Tetreau: Fairfield has strong foundation, budget challenges ahead
FAIRFIELD — First Selectman Mike Tetreau praised the town’s achievements and cautioned about upcoming fiscal challenges for 2019 at his annual state of the town address.
“Fairfield is a special place and a very special community ... we need to remain vigilant and continuously look for opportunities for improvement,” Tetreau said Jan. 28 in his address at the Representative Town Meeting.
In 2018, the town earned accolades from Niche report card, with an “A plus” grade on Best Places to Live in the state. Similarly, The Yankee Institute, a Hartford-based think tank, ranked Fairfield as the number one Most Business Friendly Town in the state.
Tetreau supports increasing business and commerce in town, particularly industrial areas of Commerce Drive, to help maintain low tax hikes, as the majority of the town’s tax revenue relies primarily on property taxes.
“The options are clear, we either grow our commercial tax base or watch our mill rate increase,” Tetreau said.
The federal government’s new tax plan, approved in 2017, will also affect the budget process, particularly as state and local tax deductions are limited.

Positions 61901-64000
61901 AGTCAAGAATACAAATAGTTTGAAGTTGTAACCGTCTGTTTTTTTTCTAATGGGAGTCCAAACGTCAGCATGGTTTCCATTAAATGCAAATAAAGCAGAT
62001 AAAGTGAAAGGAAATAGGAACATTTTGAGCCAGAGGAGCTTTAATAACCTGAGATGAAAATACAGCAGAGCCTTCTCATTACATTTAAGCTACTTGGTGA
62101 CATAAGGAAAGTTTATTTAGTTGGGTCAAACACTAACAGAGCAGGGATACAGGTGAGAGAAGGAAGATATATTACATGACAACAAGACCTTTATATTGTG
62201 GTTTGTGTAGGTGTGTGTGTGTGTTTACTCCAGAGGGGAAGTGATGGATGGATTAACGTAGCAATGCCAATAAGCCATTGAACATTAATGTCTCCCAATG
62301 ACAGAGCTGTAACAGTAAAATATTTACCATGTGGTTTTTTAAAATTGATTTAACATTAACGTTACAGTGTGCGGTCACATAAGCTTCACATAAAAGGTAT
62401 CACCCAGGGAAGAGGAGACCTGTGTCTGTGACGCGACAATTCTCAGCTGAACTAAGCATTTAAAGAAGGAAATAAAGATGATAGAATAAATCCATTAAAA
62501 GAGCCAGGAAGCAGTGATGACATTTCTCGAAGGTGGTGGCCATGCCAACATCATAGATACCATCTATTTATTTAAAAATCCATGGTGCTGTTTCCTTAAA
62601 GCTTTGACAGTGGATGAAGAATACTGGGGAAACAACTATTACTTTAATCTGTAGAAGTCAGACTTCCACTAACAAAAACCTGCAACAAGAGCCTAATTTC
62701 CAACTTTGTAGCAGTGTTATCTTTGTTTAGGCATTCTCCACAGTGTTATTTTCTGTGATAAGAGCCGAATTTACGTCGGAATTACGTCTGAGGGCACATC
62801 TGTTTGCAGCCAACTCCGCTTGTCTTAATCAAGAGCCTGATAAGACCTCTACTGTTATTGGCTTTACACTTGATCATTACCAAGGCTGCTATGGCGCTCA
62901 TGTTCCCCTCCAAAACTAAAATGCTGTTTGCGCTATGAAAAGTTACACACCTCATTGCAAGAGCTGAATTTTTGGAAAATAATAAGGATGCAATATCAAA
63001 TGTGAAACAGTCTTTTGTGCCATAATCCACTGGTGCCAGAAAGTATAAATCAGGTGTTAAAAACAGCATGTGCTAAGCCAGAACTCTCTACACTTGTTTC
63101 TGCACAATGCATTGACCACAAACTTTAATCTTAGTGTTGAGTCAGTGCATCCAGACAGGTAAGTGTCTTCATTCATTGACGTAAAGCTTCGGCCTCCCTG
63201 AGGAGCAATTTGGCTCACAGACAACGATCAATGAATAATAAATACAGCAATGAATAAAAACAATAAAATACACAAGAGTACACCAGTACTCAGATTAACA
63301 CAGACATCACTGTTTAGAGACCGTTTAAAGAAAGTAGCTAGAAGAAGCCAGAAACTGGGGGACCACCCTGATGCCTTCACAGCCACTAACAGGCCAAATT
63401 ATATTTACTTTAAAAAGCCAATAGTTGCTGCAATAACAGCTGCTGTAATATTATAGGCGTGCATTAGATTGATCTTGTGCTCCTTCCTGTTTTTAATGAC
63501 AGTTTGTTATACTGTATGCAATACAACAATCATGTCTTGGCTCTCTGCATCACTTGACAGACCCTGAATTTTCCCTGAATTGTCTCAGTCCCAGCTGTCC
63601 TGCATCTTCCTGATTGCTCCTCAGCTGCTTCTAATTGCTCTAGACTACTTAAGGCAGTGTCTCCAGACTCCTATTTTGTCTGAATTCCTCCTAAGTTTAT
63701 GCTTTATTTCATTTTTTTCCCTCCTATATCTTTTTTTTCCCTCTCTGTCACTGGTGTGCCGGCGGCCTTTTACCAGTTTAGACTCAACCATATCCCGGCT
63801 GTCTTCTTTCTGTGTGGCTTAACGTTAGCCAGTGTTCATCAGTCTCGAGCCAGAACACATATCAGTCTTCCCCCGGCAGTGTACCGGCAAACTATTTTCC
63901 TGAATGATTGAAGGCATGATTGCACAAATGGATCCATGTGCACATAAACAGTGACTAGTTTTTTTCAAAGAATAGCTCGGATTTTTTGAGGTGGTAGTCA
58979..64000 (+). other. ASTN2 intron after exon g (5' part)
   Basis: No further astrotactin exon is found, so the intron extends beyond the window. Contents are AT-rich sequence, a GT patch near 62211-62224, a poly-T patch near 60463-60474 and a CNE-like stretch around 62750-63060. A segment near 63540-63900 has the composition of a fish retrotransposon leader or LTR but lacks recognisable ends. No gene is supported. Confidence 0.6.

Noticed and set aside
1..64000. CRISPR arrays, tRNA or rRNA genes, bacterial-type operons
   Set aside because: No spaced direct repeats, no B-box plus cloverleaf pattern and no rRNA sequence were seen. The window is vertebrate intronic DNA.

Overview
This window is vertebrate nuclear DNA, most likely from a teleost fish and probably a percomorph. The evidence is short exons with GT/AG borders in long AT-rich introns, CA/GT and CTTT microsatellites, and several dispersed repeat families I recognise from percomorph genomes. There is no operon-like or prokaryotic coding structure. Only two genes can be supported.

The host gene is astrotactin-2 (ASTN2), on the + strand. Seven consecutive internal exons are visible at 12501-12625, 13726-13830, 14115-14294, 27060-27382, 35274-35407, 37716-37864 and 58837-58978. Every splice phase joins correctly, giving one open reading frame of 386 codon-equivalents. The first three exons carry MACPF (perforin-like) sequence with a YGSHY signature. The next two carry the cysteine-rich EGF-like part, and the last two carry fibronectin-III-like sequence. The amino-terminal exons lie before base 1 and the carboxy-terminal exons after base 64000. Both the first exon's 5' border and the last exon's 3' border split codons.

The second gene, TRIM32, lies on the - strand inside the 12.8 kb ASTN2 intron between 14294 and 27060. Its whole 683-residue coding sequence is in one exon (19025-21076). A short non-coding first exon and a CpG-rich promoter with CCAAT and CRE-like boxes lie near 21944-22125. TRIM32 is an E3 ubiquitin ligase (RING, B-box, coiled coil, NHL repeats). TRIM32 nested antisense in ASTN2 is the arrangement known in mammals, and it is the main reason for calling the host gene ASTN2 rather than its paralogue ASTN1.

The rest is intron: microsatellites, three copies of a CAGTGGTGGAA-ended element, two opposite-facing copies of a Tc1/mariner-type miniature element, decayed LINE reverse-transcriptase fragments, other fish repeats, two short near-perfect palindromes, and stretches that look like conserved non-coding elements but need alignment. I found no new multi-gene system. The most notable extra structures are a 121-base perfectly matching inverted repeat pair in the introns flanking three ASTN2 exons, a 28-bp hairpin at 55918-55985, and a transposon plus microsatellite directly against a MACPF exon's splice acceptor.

Superintendent Toni Jones’ budget, unanimously approved by the Board of Education last week, came in at $182,372,957 and with no major changes to the bottom line throughout the review process.
Fairfield schools and students have also been recognized in the previous year, from first-place finishes at the state level in history competitions to All-American awards for athletes.
But with these are other challenges that include upgrades to facilities and also the divvying of the Early Childhood Center between Warde High School and Stratfield Elementary.
Reduced state aid to municipalities in recent years, particularly in Fairfield County, has also been part of the town’s fiscal planning.
In the midst of budget season, Tetreau, who will unveil his budget in the coming weeks, said the town funding bodies would work to accommodate the Board of Education’s request, which forms about 65 percent of the town’s entire annual budget.
“This is a 5 percent increase on the largest expense driver in our budget,” Tetreau said. “It is the highest request in over a decade ... this is going to be a struggle for all of our boards on how to integrate this into a budget with a reasonable tax increase.”
Last year, the town funding bodies — the Board of Selectmen, the Board of Finance, and the Representative Town Meeting — approved a $305 million budget, making virtually no changes to the town or education budgets.
The current mill rate is at 26.36 mills, according to the Fairfield local government website. The next property revaluation is scheduled for 2020.
The fiscal year 2020 budget is scheduled for Board of Selectmen vote March 13, Board of Finance April 3 and RTM May 6.